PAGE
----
Study examines infections from contaminated alcohol pads

By: June 19th, 2012 Email This Post Print This Post

A small cluster of unusual illnesses at a Colorado children’s hospital prompted an investigation that quickly identified alcohol prep pads contaminated with Bacillus cereus bacteria, according to a report in the July issue of Infection Control and Hospital Epidemiology. The investigation also led to an international recall of the specific brand of  alcohol prep pads involved.

“At Children’s Hospital Colorado, three patients in the fall of 2010 were seriously ill and had positive cultures of an unusual nature, in this case, cultures associated with Bacillus cereus,” said Susan Dolan, RN, MS, CIC, a certified infection control nurse and one of the investigators.

A spore-forming, gram-positive bacteria, Bacillus cereus are historically known to cause food poisoning, but can also cause more serious infections, especially in people with weakened immune systems. The bacteria are capable of surviving in alcohol solutions.

The investigators found three products with which each patient had contact: a solution and device used to disinfect the skin before invasive procedures, a saline solution used to flush intravenous (IV) catheters, and alcohol prep pads that have a variety of uses in healthcare such as disinfecting the cap on an IV catheter.

Lab tests showed B. cereus and other Bacillus species growing from the prep pads, prompting an immediate recall of the product throughout the pediatric healthcare system.  The investigation ultimately led to an international recall of the contaminated wipes and the eventual discontinuation of the brand identified in the case.

“Alcohol prep pads are among one of the most widely used products in healthcare, but are not always sterile products,” Dolan said. “Many healthcare facilities were using these pads but were not aware they were non-sterile because they were not labeled as such.”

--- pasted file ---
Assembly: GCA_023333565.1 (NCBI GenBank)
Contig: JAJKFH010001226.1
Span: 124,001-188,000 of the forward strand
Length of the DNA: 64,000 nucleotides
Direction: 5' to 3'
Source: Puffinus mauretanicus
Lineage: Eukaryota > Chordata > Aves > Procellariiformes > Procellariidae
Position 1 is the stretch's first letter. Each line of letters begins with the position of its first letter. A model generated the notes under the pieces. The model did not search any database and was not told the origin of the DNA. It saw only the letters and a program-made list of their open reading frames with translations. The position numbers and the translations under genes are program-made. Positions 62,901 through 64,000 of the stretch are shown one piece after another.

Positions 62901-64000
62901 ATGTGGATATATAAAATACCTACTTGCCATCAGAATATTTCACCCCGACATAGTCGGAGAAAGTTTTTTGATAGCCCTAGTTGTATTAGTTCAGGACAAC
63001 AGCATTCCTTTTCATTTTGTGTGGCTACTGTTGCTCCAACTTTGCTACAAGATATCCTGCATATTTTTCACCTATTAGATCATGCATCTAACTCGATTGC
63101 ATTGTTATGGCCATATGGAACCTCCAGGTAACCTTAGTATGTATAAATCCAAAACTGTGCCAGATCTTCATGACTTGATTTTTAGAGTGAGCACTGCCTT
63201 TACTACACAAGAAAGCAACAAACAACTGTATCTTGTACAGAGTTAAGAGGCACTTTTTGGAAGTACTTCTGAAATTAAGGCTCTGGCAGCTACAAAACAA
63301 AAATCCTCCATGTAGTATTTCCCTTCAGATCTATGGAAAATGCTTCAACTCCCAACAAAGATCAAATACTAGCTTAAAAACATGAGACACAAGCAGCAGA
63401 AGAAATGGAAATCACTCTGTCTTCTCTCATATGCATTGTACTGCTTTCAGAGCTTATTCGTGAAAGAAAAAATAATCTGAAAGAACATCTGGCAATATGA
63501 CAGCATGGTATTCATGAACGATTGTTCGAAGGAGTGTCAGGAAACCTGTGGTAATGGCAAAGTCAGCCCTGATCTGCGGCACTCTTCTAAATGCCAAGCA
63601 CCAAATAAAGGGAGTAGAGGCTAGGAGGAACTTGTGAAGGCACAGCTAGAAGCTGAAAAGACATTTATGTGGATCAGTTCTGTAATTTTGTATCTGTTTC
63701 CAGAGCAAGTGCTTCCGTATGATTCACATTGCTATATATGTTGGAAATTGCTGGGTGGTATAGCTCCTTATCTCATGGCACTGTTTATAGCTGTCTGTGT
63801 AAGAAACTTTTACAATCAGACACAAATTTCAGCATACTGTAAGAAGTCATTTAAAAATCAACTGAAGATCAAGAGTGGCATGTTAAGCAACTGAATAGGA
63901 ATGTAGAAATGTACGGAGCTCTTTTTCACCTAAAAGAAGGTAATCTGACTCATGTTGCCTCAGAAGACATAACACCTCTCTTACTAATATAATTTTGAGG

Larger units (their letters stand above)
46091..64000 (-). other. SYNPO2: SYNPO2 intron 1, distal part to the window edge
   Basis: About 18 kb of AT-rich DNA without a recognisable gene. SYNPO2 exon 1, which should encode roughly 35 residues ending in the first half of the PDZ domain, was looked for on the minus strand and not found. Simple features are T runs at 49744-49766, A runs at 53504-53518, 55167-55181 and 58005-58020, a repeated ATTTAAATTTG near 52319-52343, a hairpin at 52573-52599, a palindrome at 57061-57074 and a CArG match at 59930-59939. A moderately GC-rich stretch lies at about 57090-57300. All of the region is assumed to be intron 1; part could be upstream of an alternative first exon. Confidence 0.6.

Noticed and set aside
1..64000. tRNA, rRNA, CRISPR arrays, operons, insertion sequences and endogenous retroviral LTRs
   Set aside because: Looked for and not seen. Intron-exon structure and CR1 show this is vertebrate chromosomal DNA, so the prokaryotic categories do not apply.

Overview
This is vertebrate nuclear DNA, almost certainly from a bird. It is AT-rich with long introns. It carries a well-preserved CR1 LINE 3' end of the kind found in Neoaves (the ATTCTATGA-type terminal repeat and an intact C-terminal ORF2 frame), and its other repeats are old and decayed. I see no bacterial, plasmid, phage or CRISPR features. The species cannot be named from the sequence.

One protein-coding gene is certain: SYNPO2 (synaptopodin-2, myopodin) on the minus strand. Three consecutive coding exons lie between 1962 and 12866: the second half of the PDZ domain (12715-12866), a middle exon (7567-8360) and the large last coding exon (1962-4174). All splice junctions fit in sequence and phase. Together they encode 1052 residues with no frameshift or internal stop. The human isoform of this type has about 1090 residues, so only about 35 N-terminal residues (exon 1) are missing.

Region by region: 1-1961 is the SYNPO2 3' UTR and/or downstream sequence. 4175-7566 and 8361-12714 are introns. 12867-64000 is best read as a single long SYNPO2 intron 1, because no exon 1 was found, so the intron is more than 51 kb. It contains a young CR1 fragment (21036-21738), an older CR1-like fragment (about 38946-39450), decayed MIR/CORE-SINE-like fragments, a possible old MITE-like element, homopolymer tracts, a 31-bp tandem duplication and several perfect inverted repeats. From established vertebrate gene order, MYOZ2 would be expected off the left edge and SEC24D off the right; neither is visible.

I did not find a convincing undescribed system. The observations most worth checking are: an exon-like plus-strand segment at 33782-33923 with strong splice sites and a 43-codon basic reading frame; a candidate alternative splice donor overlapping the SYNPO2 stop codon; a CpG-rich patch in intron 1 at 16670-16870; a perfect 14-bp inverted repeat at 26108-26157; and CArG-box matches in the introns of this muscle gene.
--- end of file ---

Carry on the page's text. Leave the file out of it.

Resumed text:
As a result of the investigation, Children’s Hospital Colorado now uses only prep pads explicitly labeled as sterile. The researchers suggest regulations requiring clear labeling on such products.


By Candace Stevens,RN,MS on June 20th, 2012 at 10:43 am

This article does not identify the name of the “brand identified in the case.” I would like to know the brand/company that produces this product that was contaminated. I see no legal reason why the brand could not be named. I agree there should be requirement that such products are labeled if sterile or not sterile.

By David LaHoda on June 20th, 2012 at 11:18 am

OSHA Healthcare Advisor reported on the alcohol pad recall when it was happening. Click here for the archive of reports.

By Sandra Presley on June 21st, 2012 at 7:14 am

Who is the ultimately responsible, the employee or manager, when it comes to ensuring compliance in unauthorized work areas if the employee can not be fit tested due to a medical wavier?

By David LaHoda on June 21st, 2012 at 9:22 am

Not sure what you mean by unauthorized work areas, but concerning workplace hazards and possible OSHA citations, the employer is ultimately responsible. A citation and fine due to repeated employee non-compliance could be mitigated by exercising progressive disciplinary measures with documentation. See “Will OSHA let me off the hook for PPE violations due to non-compliant workers?”


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